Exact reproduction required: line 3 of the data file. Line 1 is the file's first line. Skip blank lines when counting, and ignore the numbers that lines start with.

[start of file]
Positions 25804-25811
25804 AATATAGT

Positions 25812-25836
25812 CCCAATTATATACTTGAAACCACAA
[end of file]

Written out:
Positions 25812-25836